Flood Preparedness: NYSEG Offers Advice


With the weather forecast calling for significant rainfall and snow melt, NYSEG encourage customers in flood-prone areas – and even customers who experience persistent basement flooding – to consider how their electricity and natural gas services could be affected by high water.
By taking appropriate actions, customers affected by flooding can ensure their safety and lessen potential property damage.
NYSEG offers customers the following tips:
>> If flooding of a home or business has already occurred or is about to occur, customers should contact their utilities to have electricity and natural gas service turned off.
Customers should never attempt to turn off electricity and natural gas service.
>> Stay out of flooded basements. Energized wiring or outlets below the water line may pose a hazard; natural gas service in a flooded basement may also pose a danger.
>> To have electricity service restored once flood waters have receded: Customers should contact their utility to discuss specific circumstances; a safety inspection by a Certified Electrical Inspector may be necessary before service can be restored. Someone must be present for service to be turned on, the basement must be free of water and the electrical panel must be clean and free of debris. Customers and contractors should never attempt to turn on electricity service.
>> To have natural gas service restored once flood waters have receded: If the natural gas meter and/or regulator were under water, customers must first contact their natural gas company. If any natural gas equipment (furnace, boiler, water heater, etc.) has been under water, they need to contact a plumbing and heating contractor to have the equipment checked. Customers can then contact their natural gas company to have service restored. Customers and contractors should never attempt to turn on natural gas service.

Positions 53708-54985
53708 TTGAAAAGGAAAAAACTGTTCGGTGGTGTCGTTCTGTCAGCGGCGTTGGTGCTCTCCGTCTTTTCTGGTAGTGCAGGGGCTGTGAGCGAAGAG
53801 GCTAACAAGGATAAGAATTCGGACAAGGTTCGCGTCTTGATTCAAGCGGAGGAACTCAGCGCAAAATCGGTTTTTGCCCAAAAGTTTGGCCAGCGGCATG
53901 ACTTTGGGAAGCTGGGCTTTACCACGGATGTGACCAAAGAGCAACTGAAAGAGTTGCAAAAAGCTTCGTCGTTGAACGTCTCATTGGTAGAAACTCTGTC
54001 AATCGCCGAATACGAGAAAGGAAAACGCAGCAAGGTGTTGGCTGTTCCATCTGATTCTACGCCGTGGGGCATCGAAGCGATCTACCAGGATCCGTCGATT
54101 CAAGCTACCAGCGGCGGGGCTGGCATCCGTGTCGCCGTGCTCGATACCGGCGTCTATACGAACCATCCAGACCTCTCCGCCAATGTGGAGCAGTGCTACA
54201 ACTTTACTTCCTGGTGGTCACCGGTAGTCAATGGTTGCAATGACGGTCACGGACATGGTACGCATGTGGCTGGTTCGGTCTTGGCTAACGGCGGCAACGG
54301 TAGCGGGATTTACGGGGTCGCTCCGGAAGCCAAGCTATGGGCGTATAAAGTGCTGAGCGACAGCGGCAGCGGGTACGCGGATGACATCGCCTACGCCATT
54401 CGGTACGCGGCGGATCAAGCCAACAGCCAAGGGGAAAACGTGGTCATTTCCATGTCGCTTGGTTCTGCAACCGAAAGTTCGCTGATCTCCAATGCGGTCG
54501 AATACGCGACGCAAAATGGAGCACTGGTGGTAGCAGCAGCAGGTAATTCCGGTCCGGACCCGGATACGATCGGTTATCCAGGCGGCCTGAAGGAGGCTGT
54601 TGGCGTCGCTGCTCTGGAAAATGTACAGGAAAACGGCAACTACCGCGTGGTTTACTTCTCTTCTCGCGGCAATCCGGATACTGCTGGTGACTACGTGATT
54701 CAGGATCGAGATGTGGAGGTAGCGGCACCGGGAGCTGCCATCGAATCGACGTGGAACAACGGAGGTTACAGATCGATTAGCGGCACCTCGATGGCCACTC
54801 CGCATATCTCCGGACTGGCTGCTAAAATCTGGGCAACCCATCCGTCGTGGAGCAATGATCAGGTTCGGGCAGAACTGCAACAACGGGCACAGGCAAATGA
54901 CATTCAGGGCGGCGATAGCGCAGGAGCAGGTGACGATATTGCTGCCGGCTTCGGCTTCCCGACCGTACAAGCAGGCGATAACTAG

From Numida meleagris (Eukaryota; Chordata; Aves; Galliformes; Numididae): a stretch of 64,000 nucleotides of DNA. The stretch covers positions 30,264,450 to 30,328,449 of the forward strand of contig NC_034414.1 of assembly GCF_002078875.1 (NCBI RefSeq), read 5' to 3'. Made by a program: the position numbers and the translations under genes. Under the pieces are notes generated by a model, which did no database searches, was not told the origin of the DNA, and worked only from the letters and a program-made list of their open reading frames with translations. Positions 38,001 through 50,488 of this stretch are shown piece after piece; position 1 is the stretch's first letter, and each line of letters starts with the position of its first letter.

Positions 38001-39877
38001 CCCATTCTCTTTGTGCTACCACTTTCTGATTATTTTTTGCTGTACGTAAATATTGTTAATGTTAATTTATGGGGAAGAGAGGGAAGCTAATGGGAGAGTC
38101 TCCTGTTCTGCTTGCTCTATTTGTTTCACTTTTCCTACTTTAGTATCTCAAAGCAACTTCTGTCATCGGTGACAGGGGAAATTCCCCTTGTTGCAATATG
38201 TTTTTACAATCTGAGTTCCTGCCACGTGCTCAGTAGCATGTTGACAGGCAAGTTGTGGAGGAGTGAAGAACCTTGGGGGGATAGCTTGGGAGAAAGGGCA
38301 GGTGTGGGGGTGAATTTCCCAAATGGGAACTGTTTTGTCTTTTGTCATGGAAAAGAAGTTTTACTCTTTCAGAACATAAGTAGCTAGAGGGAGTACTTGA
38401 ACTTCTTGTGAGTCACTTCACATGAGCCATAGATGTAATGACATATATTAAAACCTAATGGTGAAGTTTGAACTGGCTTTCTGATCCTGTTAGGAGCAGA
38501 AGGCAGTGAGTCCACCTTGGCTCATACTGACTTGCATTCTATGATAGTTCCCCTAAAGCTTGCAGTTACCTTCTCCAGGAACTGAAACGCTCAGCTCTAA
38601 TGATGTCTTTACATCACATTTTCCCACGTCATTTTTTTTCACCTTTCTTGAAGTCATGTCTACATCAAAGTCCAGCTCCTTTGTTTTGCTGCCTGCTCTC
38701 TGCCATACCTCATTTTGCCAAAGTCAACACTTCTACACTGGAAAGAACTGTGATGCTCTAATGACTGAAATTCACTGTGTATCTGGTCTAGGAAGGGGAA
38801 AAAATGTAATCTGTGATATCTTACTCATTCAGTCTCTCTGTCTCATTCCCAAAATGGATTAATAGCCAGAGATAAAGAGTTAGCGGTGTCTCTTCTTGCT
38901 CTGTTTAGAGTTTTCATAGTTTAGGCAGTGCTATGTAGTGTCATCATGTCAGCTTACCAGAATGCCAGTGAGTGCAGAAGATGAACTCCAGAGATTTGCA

NYSEG also reminds customers:
– If you smell natural gas, get up, get out and call your natural gas company from another location. Do not light matches, use any electrical appliances, turn lights on or off, or use the phone at the location of the suspected leak – any of these actions could provide a source of ignition for any natural gas that is present.
– Stay away from downed power lines. Even lines that appear “dead” can be deadly.
>> To report electric emergencies and power interruptions, NYSEG customers should call 1.800.572.1131; to report natural gas emergencies, 1.800.572.1121.

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